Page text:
Back in 1977, David Bowie was recording the lead vocal for the title track of his Heroes album in Berlin’s massive Hansa Studios. Producer Tony Visconti had one unused track left on the tape machine, and was looking to create a unique sound and reverb for Bowie’s vocal. But Visconti had a problem: He was running low on tracks, so he couldn’t record the vocals and then send them out to a reverberant chamber later on, as he was accustomed to doing at the time.
Visconti came up with an ingenious solution. He set up three mics: One for Bowie to sing into, a second mic around 15 feet away, and a third mic about 50 feet farther back into the room to capture its rich ambience. Noise gates were applied to the second and third mics, and adjusted to gradually open as David sang louder. Then, all three channels were summed on the console and sent to the last open channel on the tape machine.
Tverb offers selectable polar patterns and compression on microphone one, and adjustable gates on mics two and three. With added stereo capabilities, the plug-in allows you to forge immersive new effects and soundscapes, along with the ability to automate the distance between the mics.
At the heart of the plugin are some custom Eventide reverb algorithms with control over EQ, diffusion, and decay. Additional features include console modeling, full automation support, a pair of linkable pre- or post-reverb gate modules with control over the seed at which the gates close, and a “Mix Lock” feature that allows for scrolling through presets or settings while keeping the wet/dry mix constant.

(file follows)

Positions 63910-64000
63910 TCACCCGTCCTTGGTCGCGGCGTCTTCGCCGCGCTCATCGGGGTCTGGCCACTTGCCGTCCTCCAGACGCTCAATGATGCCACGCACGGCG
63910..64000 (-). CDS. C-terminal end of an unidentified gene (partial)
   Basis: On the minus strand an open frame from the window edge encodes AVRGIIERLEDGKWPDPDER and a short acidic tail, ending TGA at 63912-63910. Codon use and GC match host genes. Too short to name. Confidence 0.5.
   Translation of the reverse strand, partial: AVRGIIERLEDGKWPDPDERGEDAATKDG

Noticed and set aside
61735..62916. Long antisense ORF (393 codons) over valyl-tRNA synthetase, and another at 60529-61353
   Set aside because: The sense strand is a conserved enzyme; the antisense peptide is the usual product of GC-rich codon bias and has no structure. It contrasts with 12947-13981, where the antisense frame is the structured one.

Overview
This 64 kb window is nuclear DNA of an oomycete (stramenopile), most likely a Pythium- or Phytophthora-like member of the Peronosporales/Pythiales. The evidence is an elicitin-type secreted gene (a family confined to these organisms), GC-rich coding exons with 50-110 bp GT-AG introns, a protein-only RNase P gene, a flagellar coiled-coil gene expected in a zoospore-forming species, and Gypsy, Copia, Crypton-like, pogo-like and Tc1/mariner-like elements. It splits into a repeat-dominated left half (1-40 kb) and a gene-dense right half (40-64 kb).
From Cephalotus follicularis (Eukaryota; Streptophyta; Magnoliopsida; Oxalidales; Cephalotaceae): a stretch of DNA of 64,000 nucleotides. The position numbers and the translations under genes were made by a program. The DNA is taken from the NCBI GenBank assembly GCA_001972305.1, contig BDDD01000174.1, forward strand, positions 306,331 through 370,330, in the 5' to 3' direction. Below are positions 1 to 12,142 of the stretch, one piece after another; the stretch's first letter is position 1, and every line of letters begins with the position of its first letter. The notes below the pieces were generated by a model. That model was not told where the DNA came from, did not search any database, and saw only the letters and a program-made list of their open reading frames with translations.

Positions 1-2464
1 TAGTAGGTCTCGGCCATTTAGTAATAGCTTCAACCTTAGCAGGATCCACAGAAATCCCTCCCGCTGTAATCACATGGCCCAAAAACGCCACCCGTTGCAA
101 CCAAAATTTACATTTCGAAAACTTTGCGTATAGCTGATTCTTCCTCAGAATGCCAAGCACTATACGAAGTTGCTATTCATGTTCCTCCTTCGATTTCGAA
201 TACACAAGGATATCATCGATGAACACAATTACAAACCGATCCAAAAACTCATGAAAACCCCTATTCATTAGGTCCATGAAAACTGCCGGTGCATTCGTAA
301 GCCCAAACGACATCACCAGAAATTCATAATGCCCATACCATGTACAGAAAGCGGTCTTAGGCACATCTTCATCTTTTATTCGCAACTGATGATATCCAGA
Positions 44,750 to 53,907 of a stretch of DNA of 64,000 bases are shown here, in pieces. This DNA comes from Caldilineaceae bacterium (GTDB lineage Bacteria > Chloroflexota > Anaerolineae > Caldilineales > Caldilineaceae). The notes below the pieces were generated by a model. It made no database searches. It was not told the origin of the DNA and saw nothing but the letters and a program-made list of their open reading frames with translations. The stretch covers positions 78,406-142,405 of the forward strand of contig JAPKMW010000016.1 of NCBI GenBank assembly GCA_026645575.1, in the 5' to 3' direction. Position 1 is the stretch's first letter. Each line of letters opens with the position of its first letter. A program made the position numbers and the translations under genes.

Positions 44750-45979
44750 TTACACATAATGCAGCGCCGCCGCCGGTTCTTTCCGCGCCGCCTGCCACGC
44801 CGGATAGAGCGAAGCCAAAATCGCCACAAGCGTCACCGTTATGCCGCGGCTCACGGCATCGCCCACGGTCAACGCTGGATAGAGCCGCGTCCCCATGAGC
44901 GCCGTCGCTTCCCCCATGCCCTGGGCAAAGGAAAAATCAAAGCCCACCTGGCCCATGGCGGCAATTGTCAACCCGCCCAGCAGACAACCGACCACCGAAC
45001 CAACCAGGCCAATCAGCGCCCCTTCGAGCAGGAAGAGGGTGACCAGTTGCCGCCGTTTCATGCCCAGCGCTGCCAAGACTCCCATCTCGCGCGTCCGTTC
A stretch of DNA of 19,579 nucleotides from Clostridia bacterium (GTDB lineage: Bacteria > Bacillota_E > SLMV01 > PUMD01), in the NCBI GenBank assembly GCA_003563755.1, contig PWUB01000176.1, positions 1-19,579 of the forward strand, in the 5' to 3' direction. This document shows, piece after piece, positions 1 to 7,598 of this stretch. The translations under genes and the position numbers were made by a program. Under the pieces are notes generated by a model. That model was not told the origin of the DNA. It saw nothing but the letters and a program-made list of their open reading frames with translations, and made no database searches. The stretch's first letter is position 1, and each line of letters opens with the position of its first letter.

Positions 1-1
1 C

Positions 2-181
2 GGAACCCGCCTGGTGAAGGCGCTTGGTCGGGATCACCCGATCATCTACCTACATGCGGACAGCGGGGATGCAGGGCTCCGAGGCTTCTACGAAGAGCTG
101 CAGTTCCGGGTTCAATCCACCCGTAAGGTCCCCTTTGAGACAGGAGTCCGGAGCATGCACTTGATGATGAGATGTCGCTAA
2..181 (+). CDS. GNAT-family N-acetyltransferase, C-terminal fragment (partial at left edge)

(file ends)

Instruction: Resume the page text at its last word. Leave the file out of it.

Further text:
The TVerb plug-in responds like a great room reverb with a lot of options to tweak away at. I found it works well for vocals, but where it really helped was on a mix where we had to close-mic strings due to fears of drum leakage.
Hansa Studios in Berlin is used mostly for jazz and orchestral recordings, and Tverb added a really nice glue to the strings when I bused all of them into a single instance of Tverb. Additionally, I found Tverb to work very well on guitars; it excelled in recreating the authentic feeling of a loud amp being placed within a room. Check out this video to hear how Tverb sounds on guitar.
Automating the mic positions within the room is a very pleasant experience with Tverb, thanks to the vibrant visual display of where they sit in relation to the main microphone. Placing the mics close when a vocalist sings an intimate verse, then pushing them 25-50 feet away when the vocals open up for the chorus adds a wonderful dimension to a recording.
While this reverb plug-in only simulates one room, it does a great job and is surprisingly versatile when compared to similarly priced IR convolution reverbs available on the market today.
The other added benefit of Tverb is how quickly you can load what would otherwise be a very time-consuming setup of three mics and two noise gates. This type of dynamic reverb really adds an authentic 70’s vibe to modern recorded material.
To Be Critical
Tverb is a really solid plug-in, and it’s hard to find anything critical to say about it. Using it in Ableton, I found that it only used up about 6-10% of my computer’s CPU (and this is on a pretty old 2011 MacBook Pro).
The interface is intuitive, there are many knobs to twiddle away at, and a great array of finely-tuned presets by amazing engineers, producers, and mixers including Erin Tonkon, Ken Rich, and Visconti himself.
Summing it Up
Overall, Tverb is an intuitive, natural-sounding room reverb from which you can coax many sweet sonic textures and complex gated space sounds.
If you are hoping to get massive tunnel-like reverbs, it won’t be easily accomplished with this plug-in. However, Eventide also makes a fantastic plug-in called Blackhole for when you need your music to sound like it’s being played in massive cathedrals or otherworldly halls.